Friday, June 5, 2009
The Spitfire Smiths
Subtitled "A Unique Story of Brothers in Arms," Rod Smith's part autobiography/part biography tells the story of Rod and Jerry Smith, two Canadian brothers flying Spitfires in World War Two. What is unique about the Smiths is that they served together flying fighters in Malta. The manuscript was started by Rod Smith, who tragically killed himself in 2001, and finished by Christopher Shores. In some ways this feels a little less satisfying, as I wish we could have got the whole story in Mr. Smith's own words, but clearly it is better to have the book finished by a close friend rather then not finished at all. As Jerry was killed in Malta in August 1942, his story is told by Rod and by excerpts from his diary.
Rod's completed chapters make up most of Part One of the book, include his and Jerry's early life in Saskatchewan, training with the British Commonwealth Air Training Plan, early operation in Europe, and of course operations in Malta. One of the most "interesting" chapters is Rod's evaluation of military forces in Europe in the 30s and early 40s. While Rod is certainly qualified to discuss these matters, from his writing he seems a rather precocious teen who is more cognizant of air power and aeronautical development then many of the adult commentators and politicians of the day.
Of course, Jerry Smith will be forever known as the first Spitfire pilot to land aboard an aircraft carrier after his auxiliary fuel tank malfunction and rather then crash into the drink, decided to take the chance and land on the USS Wasp. Jerry clearly made the correct calculation and arrived on Malta safely a day later. The book includes a few photographs of this event, that will continue to confuse modelers as to just what colour the Malta Spitfires were painted.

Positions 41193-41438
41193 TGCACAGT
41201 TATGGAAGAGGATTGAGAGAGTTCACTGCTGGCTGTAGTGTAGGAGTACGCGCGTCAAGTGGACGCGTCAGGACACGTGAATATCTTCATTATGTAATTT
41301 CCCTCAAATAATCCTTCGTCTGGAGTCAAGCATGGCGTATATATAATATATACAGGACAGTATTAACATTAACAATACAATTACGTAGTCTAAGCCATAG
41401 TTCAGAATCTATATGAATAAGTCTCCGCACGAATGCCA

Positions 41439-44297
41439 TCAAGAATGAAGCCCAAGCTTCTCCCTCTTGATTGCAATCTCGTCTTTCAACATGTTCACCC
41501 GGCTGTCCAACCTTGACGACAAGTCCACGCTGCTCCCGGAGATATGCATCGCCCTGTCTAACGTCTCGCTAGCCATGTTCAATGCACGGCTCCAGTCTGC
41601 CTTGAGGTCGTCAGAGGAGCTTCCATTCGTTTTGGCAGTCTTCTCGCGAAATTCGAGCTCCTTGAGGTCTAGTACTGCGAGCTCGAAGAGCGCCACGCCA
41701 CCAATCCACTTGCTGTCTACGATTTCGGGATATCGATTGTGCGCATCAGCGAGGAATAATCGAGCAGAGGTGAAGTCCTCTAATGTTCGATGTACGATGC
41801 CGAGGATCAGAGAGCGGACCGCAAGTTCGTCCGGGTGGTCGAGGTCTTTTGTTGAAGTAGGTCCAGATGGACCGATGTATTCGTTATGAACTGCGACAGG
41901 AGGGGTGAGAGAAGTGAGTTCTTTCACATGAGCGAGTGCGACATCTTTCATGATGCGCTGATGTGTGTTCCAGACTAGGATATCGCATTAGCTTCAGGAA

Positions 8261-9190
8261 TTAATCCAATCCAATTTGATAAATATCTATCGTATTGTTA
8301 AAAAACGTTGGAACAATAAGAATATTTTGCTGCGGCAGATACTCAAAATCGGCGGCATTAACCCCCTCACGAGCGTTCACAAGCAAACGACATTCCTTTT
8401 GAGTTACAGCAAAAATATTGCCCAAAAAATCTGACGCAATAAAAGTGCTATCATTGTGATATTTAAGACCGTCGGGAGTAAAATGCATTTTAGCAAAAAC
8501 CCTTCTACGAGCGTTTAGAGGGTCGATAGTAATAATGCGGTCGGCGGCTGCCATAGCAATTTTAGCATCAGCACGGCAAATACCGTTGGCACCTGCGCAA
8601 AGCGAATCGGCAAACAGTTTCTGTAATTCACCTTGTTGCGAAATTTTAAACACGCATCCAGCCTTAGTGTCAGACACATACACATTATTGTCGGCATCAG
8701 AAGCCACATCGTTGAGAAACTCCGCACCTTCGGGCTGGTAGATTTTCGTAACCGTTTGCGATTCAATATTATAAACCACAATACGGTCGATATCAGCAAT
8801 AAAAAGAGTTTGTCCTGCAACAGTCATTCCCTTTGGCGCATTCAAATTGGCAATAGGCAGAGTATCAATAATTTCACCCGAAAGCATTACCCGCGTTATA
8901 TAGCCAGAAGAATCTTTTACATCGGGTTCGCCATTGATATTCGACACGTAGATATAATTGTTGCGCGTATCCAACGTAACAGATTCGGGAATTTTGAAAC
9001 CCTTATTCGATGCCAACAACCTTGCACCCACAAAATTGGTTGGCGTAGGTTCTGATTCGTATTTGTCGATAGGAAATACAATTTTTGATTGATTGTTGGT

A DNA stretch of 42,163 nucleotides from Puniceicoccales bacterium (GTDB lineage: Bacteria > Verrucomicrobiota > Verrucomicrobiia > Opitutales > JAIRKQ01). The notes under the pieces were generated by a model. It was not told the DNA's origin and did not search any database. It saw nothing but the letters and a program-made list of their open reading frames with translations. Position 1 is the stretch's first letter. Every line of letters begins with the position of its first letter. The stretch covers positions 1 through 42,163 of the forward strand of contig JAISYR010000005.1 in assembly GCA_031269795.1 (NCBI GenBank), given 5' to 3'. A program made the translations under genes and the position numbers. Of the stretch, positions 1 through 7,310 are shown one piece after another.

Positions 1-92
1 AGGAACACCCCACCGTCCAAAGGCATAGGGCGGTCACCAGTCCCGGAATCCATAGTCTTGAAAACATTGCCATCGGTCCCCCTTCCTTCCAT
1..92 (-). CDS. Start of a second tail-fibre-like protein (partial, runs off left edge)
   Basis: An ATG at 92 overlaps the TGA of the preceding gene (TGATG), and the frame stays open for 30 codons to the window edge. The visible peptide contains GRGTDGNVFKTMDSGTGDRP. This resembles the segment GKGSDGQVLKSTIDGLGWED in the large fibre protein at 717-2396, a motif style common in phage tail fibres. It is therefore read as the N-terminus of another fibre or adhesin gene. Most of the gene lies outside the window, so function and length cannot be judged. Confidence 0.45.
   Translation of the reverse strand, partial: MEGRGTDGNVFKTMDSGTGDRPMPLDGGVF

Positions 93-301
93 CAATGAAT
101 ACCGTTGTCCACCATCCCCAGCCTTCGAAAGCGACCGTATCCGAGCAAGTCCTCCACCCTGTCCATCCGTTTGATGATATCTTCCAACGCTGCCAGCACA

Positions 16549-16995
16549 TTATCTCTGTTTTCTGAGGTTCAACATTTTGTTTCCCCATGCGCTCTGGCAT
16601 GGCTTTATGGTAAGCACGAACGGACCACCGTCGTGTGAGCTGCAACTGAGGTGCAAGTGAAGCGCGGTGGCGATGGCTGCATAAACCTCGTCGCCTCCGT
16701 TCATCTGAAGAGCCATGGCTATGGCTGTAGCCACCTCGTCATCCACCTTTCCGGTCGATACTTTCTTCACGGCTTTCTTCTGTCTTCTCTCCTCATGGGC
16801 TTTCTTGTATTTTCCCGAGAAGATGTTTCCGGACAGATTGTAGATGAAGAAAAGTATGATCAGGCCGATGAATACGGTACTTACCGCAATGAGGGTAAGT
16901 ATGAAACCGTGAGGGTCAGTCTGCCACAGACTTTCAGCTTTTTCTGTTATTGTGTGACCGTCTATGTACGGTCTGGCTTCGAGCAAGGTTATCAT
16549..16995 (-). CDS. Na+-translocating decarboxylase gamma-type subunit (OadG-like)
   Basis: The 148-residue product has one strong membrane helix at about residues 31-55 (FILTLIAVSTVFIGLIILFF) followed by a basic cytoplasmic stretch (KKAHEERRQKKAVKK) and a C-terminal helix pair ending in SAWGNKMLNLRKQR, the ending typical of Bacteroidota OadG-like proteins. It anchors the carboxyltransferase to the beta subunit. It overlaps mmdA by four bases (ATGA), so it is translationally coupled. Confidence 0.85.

Mr. Shores then discusses Rod's time in the 2nd Tactical Air Force and especially the somewhat disputed account of the first Me-262 shot down by RCAF pilots. Mr. Shores quotes from Rod's reports of the incident, along with several of his wingmen, which clearly calls into question the claims of Hedley Everard in his autobiography "A Mouse in My Pocket." He finishes the Part One of the book with a short chapter on Mr. Smith's return to Canada and this training as a lawyer.
Part Two of the book is Rod's highly entertaining correspondence on air power and the supremacy of the Spitfire. Many letters are quoted including a long running conflict with Rolly Beaumont in Aeroplane Monthly about the positives and negatives of the Hawker Hurricane and Supermarine Spitfire, taking the CBC to task for some TV documentary, and finally some more comments on Mr. Everard and his claim the of single handed shooting down of the ME-262. Clearly this is Rod the lawyer at work, both in writing and his argumentative style!
Finally Mr. Shores completes the book in Part Three with a chapter on Rod in retirement and the sad irony of his suicide, Rod and Jerry's Records of Service, and their combat claims.
This is a fascinating book and I highly recommend it to all RCAF fans...though Hurricane fans may want to skip Part Two.